Prostate cancer is the most common type of cancer, and there is a pressing demand for both prognostic and predictive biomarkers. Despite massive and long-lasting efforts, cancer researchers have not yet succeeded. Research from the group proves that the presence of multiple tumour foci with different molecular characteristics complicates the development of biomarkers, in particular if this inter-focal heterogeneity is not taken into account.
By utilizing a multifocality oriented biobank, the research group has recently demonstrated that individual tumour foci from the same patient have completely separate sets of somatic mutations (Løvf et al., 2019). Furthermore, expression of RNA-biomarkers show similar inter-focal heterogeneity, and altogether this challenges the clinical usefulness of molecular classification of primary prostate cancer (Carm et al., 2019). Thus, introduction of genomics-guided personalized medicine has to take information from all tumour foci into account. This is a challenging task when it comes to sampling from the patients. To overcome this, the research group studies how this heterogeneity can be recapitulated in liquid biopsies (the cell free DNA [cfDNA] fraction of plasma). Also, for monitoring of prostate cancer, the group now tests whether mutation detection from cfDNA can inform on which of the original tumour foci that caused the disease relapse. The idea is that this can inform back to the primary situation, to enable development of improved prognostic biomarkers which will be informative for future patients with localized prostate cancer.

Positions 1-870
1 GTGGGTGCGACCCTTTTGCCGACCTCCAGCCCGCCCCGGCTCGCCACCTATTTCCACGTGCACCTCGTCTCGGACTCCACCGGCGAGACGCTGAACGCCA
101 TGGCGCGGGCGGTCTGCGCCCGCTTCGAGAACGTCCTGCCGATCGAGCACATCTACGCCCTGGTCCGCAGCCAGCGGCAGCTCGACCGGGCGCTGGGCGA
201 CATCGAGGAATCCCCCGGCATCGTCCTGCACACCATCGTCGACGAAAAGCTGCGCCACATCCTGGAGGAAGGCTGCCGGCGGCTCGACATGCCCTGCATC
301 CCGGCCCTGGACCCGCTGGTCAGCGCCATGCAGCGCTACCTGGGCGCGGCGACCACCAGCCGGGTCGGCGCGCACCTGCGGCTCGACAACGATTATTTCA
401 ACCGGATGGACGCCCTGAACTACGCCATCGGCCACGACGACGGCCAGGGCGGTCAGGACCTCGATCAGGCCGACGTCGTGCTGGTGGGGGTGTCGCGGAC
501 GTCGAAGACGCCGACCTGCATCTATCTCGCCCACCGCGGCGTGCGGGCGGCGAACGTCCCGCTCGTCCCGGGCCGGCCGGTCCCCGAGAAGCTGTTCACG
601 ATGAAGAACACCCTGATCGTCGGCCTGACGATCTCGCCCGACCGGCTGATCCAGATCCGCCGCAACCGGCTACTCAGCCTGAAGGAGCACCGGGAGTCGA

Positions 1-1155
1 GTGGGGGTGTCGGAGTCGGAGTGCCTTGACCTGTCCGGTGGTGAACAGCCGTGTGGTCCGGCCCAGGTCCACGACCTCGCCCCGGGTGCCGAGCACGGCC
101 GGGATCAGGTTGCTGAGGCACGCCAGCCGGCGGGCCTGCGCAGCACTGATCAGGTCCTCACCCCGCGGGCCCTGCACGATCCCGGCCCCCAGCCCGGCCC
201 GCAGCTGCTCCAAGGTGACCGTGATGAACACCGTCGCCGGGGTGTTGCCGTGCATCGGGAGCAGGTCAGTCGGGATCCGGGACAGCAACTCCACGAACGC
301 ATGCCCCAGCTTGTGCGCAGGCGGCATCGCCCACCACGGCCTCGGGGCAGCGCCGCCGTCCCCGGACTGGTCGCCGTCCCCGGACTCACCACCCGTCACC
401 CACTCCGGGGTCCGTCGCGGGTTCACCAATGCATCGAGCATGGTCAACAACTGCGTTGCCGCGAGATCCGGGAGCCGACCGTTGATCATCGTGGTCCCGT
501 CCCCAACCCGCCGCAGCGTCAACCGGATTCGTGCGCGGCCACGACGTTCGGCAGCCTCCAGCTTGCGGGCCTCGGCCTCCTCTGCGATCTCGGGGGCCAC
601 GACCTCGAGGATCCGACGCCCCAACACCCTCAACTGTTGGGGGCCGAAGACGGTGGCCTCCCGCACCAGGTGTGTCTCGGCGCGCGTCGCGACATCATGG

Carm KT, Hoff AM, Bakken AC, Axcrona U, Axcrona K, Lothe RA, Skotheim RI*, and Løvf M (2019). The clinical usefulness of molecular classification of primary prostate cancer is challenged by interfocal heterogeneity. Scientific Reports 9: 13579 *Corresponding author
Løvf M, Zhao S, Axcrona U, Johannessen B, Bakken AC, Carm KT, Hoff AM, Myklebost O, Meza-Zepeda LA, Lie AK, Axcrona K, Lothe RA, and Skotheim RI (2019). Multifocal primary prostate cancer exhibits high degree of genomic heterogeneity. European Urology, 75(3): 498-505